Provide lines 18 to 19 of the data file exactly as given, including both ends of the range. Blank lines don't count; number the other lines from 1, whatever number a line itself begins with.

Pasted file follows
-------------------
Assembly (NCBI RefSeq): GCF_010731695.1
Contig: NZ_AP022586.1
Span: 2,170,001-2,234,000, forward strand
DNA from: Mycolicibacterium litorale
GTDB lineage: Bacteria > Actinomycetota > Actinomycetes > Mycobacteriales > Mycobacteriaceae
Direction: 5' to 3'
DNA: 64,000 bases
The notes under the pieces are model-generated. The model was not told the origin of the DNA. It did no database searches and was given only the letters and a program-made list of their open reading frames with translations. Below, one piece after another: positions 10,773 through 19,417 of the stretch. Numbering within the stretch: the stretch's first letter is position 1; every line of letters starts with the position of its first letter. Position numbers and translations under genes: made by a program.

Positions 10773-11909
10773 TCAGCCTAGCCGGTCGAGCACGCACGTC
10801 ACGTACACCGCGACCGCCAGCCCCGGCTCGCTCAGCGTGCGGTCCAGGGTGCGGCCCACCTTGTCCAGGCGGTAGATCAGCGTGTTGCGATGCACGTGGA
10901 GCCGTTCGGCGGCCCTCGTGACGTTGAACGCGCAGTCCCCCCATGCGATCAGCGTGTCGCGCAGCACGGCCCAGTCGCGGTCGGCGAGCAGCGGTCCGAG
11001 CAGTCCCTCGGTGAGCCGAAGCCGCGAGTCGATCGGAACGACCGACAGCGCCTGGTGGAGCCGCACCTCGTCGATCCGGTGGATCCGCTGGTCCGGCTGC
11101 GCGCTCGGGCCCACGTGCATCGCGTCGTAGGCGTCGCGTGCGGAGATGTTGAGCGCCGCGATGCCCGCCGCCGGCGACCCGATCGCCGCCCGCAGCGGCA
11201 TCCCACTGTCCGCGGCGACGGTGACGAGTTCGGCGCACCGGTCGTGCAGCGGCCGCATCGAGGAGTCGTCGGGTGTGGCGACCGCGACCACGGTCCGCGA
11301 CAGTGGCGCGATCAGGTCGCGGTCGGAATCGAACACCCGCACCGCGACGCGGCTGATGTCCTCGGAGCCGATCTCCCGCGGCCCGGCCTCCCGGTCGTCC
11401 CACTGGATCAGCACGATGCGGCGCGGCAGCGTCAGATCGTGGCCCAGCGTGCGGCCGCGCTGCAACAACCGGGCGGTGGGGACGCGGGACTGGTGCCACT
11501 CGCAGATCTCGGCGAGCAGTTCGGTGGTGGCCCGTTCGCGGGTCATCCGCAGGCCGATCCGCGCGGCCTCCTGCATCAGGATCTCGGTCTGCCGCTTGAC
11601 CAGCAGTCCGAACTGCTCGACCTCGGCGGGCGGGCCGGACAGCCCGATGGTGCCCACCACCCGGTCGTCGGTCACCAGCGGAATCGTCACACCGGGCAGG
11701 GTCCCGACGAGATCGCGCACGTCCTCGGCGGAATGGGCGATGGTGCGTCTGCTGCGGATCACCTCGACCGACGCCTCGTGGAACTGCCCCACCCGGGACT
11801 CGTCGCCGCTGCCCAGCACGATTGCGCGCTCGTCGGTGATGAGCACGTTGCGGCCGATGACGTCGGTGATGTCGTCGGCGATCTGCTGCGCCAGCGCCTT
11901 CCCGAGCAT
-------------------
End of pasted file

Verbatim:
11501 CGCAGATCTCGGCGAGCAGTTCGGTGGTGGCCCGTTCGCGGGTCATCCGCAGGCCGATCCGCGCGGCCTCCTGCATCAGGATCTCGGTCTGCCGCTTGAC
11601 CAGCAGTCCGAACTGCTCGACCTCGGCGGGCGGGCCGGACAGCCCGATGGTGCCCACCACCCGGTCGTCGGTCACCAGCGGAATCGTCACACCGGGCAGG